I agree that the course of negotiations required and controlled by the insurance company was "unpardonable," and am willing to concur in the decision for that reason. But I do not think we can properly or should rest upon the ambiguity of the company's forms of application and receipt. Had this bargaining occurred between parties with equal knowledge of the business and on equal terms, there could be little difficulty in supporting the condition precedent that the "insurance," i.e., the insurance contract or policy, could not "be in force," i.e., take effect, until approved at the home office, and that then it dated back to an earlier time. Moreover, conditions of this general form are unfortunately still too customary for a court to evince too much surprise at them. There have been acute discussions of the legal problems involved; thus, most helpful is the article, Operation of Binding Receipts in Life Insurance, 44 Yale L.J. 1223. There receipts given for the payment of the first premium were held best divisible in two categories, one requiring approval as a condition precedent to the contract, in substance as here, and the other requiring that the company be satisfied that on the date of the medical examination the applicant was an insurable risk, and that the application was otherwise "acceptable" under the company's regulations for the amount and plan of the policy applied for. The first form, it was said, was generally held to prevent the existence of a contract before acceptance, except with a few courts which found the provision too inequitable to support. The second, however, gave no difficulty where its reasonable requirements were afterwards found to have been met. A questionnaire to insurance officials showed an increasing trend towards the second or fairer form — a development warmly supported by the author. There was further the acute observation that use of the former form resulted in continuous litigation in a field of law where certainty was essentially indispensable, since it stimulated judicial interpretation to resolve the "ambiguity" against the company, followed by the latter's renewed attempts to revise and refine the technical words.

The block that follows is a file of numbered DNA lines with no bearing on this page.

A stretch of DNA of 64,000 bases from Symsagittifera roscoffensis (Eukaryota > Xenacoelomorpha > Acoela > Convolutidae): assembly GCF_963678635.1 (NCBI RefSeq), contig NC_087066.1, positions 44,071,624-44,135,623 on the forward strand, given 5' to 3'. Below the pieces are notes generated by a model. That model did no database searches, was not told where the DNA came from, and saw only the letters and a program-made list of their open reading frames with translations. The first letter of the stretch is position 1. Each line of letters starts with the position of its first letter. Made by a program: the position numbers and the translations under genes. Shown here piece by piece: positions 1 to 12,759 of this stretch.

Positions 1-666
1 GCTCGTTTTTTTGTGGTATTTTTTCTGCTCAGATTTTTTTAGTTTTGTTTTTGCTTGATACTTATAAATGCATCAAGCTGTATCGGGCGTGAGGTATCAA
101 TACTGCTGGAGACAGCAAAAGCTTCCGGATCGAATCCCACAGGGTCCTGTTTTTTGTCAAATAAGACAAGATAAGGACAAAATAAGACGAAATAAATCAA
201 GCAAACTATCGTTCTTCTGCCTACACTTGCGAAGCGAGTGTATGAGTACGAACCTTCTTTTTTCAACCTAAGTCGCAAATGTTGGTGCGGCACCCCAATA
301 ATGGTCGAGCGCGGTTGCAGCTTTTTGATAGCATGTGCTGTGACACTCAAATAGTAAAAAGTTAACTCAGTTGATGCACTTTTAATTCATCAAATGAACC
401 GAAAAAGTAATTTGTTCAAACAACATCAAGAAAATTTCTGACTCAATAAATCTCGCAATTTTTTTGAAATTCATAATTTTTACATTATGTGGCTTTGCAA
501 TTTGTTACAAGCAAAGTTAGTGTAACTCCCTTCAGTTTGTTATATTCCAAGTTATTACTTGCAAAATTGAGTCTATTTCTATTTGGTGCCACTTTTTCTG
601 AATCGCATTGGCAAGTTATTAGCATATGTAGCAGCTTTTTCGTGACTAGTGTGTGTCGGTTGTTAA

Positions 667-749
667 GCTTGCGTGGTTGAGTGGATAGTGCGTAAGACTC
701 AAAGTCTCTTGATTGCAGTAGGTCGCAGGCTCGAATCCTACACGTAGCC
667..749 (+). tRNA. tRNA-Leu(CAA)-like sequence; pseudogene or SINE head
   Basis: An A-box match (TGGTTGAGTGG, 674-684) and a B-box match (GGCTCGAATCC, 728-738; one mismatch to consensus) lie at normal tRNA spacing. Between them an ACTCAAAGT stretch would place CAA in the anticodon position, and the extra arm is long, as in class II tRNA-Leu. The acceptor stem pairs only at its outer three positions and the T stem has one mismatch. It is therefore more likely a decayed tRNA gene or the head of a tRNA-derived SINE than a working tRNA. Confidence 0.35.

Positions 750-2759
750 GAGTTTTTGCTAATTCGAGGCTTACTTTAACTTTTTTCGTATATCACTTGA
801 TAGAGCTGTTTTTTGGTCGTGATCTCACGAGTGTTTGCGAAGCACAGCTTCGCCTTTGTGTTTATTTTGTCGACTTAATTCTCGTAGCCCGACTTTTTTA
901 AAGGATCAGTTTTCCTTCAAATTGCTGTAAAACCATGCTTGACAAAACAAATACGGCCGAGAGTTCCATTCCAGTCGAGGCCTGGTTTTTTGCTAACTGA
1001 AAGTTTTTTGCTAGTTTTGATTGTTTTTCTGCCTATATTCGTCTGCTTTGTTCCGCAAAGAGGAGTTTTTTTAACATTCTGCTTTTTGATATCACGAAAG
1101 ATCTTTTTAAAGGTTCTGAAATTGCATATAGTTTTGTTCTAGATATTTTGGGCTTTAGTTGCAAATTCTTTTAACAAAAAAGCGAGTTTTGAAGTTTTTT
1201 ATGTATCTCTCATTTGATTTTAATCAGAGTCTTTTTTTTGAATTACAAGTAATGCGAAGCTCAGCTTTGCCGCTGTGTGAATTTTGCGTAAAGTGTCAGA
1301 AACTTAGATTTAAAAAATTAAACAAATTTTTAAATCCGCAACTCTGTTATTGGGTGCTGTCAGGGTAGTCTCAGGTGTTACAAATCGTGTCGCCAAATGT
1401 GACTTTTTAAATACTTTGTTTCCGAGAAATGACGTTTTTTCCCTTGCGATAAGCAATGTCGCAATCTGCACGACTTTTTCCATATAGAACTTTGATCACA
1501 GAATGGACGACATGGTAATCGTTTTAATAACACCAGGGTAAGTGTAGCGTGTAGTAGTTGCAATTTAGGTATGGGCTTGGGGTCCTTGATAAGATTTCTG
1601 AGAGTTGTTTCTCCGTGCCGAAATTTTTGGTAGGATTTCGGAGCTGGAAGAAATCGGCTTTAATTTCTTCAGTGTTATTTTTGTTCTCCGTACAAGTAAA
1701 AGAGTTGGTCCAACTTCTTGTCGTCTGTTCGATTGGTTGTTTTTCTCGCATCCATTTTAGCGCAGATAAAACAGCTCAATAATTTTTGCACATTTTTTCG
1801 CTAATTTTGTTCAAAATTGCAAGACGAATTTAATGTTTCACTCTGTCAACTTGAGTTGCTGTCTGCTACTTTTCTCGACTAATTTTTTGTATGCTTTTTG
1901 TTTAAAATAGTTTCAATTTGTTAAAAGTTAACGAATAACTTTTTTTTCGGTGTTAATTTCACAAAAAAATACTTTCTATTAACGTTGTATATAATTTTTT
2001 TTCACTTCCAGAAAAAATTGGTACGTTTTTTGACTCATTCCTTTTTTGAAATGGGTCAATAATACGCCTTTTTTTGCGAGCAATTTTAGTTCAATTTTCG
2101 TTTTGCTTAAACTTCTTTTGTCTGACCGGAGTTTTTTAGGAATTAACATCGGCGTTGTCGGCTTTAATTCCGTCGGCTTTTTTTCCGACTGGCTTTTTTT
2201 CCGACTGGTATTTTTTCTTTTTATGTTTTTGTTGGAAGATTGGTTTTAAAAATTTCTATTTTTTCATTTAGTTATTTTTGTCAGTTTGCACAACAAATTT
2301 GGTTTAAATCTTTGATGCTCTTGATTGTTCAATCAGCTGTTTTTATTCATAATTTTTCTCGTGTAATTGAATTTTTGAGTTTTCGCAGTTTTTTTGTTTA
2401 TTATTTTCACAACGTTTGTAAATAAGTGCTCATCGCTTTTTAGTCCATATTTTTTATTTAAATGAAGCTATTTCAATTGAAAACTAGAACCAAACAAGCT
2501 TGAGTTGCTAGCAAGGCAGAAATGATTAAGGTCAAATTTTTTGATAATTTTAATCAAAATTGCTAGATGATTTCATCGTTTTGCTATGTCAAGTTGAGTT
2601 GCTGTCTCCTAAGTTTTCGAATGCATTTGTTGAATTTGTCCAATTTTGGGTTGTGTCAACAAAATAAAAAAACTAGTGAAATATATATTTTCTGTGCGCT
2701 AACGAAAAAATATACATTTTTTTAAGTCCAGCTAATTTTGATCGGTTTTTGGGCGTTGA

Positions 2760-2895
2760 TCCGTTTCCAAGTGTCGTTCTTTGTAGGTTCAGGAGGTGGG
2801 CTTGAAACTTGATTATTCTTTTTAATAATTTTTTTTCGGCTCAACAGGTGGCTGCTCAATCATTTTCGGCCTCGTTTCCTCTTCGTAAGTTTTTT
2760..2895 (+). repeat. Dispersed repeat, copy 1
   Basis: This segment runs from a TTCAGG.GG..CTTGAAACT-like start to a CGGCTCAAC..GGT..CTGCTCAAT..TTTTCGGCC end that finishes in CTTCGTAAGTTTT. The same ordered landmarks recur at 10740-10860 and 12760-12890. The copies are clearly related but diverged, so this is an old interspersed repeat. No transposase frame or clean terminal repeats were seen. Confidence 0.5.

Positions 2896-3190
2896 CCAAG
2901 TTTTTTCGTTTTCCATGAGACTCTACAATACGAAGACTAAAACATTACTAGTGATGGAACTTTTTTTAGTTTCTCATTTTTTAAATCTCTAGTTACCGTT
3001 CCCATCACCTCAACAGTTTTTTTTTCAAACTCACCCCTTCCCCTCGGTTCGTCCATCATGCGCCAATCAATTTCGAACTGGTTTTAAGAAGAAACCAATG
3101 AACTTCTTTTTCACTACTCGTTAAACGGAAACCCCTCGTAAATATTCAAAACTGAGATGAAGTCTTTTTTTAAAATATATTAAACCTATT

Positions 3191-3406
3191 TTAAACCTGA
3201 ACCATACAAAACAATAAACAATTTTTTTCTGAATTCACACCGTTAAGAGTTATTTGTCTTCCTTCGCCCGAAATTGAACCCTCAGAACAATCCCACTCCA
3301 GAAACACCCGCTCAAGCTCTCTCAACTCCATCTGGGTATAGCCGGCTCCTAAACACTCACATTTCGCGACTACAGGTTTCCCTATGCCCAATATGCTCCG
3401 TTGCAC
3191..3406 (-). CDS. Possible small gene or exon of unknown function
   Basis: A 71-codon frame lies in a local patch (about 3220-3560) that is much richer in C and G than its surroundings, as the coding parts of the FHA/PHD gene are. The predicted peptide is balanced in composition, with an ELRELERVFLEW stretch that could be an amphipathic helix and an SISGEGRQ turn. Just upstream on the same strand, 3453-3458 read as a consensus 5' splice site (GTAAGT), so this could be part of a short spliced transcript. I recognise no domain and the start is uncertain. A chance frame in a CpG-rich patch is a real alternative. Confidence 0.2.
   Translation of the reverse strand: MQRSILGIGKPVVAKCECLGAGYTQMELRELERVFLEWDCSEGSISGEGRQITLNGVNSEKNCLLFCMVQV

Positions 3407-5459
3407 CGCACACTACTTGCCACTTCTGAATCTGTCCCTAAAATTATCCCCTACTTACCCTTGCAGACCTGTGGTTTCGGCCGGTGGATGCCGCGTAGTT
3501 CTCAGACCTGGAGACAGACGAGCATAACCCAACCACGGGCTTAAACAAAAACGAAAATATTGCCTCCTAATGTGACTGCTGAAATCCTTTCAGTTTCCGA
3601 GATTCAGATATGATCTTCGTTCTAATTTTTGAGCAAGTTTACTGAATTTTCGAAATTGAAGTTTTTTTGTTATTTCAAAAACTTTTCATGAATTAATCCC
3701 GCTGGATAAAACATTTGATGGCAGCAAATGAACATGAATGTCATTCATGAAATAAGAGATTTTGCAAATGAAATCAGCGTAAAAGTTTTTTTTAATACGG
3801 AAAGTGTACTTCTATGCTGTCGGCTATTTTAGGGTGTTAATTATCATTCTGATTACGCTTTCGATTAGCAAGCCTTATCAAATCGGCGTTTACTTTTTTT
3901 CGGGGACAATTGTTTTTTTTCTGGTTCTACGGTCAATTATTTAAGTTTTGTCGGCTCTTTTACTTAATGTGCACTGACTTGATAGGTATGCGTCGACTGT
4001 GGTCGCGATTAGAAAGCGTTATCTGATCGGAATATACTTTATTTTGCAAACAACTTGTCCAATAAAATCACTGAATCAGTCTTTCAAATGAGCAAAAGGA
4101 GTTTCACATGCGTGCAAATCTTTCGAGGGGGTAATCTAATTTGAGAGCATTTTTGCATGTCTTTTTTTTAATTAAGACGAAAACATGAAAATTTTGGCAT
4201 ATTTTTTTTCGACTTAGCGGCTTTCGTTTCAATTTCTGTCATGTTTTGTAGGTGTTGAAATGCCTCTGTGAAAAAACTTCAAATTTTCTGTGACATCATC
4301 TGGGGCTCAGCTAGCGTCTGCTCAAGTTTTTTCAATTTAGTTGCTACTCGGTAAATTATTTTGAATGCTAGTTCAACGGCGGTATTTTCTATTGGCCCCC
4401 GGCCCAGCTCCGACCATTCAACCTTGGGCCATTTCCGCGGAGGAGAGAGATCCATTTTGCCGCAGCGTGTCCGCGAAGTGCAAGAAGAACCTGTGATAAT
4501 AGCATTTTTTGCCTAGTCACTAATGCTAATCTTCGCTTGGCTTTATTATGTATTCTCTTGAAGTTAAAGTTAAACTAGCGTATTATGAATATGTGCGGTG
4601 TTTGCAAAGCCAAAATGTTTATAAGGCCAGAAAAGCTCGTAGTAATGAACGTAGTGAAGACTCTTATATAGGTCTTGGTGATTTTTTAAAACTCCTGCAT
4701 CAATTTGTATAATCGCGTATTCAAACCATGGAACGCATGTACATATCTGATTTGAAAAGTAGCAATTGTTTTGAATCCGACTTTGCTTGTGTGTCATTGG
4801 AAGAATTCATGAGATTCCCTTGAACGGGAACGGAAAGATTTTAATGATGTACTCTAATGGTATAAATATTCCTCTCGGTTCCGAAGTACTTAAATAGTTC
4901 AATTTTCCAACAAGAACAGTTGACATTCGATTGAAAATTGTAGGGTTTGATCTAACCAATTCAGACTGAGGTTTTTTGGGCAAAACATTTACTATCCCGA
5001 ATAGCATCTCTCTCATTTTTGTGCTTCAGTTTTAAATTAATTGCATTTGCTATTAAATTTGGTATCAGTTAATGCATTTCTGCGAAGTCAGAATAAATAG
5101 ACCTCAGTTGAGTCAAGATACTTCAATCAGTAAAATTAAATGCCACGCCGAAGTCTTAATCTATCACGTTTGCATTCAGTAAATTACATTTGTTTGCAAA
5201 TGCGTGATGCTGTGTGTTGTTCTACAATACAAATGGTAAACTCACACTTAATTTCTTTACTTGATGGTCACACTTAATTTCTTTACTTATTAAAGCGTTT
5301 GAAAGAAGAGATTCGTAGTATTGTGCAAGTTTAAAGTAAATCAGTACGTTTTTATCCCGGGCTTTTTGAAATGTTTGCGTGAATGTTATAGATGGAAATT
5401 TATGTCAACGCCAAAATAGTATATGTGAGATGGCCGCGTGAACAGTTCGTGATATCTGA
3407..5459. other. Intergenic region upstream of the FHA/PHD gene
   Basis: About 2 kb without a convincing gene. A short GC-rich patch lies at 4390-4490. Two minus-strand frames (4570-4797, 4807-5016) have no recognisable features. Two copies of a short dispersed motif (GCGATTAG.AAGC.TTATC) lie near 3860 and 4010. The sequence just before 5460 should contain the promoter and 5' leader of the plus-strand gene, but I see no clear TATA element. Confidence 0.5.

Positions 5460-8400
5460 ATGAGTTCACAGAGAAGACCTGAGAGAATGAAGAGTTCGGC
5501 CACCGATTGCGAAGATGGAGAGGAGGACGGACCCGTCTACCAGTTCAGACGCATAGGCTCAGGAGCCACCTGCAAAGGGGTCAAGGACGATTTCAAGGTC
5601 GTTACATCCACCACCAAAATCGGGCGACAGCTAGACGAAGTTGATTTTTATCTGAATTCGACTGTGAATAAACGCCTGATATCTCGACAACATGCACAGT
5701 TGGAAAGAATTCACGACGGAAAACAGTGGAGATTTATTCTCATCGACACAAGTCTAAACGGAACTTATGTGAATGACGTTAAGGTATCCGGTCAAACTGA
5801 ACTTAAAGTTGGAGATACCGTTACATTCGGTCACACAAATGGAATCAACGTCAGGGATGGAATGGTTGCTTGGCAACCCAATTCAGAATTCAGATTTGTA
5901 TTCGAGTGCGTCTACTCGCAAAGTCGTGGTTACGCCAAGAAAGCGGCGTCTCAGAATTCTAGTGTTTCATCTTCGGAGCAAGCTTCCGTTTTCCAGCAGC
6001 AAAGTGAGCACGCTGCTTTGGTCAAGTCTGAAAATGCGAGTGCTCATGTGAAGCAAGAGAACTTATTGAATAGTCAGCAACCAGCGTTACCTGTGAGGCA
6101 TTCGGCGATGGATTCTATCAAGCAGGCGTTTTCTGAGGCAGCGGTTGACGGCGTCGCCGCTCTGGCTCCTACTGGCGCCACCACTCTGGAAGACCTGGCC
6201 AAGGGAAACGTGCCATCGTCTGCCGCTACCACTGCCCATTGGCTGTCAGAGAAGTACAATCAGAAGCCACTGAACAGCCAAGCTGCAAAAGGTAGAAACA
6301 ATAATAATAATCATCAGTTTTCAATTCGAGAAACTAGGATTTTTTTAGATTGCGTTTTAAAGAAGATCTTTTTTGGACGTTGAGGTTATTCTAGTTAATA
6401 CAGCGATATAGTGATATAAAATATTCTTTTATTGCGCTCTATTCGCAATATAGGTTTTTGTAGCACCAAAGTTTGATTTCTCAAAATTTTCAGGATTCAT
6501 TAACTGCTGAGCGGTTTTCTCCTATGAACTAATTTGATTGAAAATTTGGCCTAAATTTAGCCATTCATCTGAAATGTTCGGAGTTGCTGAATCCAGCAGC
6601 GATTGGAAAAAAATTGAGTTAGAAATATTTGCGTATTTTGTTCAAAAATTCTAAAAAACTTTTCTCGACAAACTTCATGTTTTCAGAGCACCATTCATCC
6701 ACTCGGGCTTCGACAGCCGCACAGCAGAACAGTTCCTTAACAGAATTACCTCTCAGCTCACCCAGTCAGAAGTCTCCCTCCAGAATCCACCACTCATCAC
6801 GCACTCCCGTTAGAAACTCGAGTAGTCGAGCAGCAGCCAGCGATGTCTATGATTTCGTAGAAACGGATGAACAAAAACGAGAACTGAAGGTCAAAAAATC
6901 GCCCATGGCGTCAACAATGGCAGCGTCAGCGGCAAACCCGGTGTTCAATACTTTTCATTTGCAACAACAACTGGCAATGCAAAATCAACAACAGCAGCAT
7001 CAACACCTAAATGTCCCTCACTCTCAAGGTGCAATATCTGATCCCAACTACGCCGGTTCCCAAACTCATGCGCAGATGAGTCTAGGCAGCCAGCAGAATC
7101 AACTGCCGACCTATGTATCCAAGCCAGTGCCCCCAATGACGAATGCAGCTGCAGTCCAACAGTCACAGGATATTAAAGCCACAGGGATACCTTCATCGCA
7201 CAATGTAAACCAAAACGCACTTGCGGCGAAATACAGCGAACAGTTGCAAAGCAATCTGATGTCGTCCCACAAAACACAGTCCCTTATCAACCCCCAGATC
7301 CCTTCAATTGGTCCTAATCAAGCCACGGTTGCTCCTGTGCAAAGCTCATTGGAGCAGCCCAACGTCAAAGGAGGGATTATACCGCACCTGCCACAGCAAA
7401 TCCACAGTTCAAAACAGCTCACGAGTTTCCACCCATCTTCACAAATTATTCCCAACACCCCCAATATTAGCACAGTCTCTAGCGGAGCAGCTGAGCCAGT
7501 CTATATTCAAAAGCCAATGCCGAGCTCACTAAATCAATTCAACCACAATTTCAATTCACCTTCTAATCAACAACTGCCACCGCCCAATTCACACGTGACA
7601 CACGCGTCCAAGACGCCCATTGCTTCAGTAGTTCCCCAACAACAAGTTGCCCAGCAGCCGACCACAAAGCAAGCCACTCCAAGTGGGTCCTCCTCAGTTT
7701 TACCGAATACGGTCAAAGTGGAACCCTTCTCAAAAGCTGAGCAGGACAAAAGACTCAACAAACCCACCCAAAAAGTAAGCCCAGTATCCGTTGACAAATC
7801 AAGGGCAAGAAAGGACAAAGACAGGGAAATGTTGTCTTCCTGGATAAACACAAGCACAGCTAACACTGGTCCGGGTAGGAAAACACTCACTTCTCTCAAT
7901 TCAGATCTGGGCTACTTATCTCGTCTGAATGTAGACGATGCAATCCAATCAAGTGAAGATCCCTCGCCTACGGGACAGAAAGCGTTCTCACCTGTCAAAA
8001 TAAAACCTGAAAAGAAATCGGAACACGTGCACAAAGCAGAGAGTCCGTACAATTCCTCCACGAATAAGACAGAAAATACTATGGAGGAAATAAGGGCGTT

Other references might include Kessler, Contracts of Adhesion — Some Thoughts about Freedom of Contract, 43 Col.L.Rev. 629, 631-635; Patterson, The Delivery of a Life Insurance Policy, 33 Harv.L.Rev. 198; Havighurst, Life Insurance Binding Receipts, 33 Ill.L.Rev. 180.
Hence a result placed not squarely upon inequity, but upon interpretation, seems sure to produce continuing uncertainty in the law of insurance contracts. Even though for my part I should feel constrained to concede the weight of judicial authority against our view, I think the considerations stated are persuasive to uphold recovery substantially as would occur under the second form of contract stated above. I am somewhat troubled as to the state of local law in view of the stress in Swentusky v. Prudential Ins. Co. of America, 116 Conn. 526, 165 A. 686, upon the absence of unique features to insurance law. But that was actually in another connection, a fact which I think justifies us in not here abdicating our judicial role for that envisioned by Judge Frank in Richardson v. Commissioner of Internal Revenue, 2 Cir., 126 F.2d 562, 567, 140 A.L.R. 705, of "ventriloquist's dummy" as to state law.
Making the distinction between the forms of provision as indicated by my text, I fear I cannot see as much judicial division as my brothers observe; though I do think too far-reaching such statements of annotators with reference to such a conditional receipt: "It is uniformly held that such an instrument is absolutely ineffectual in providing protection to the applicant until the application is approved or accepted." 81 A.L.R. 332, 333; 107 A.L.R. 194, 195. The New York rule seems pretty well settled by the late cases; Corning v. Prudential Ins. Co., supra, was affirmed 273 N.Y. 668, 8 N.E.2d 338.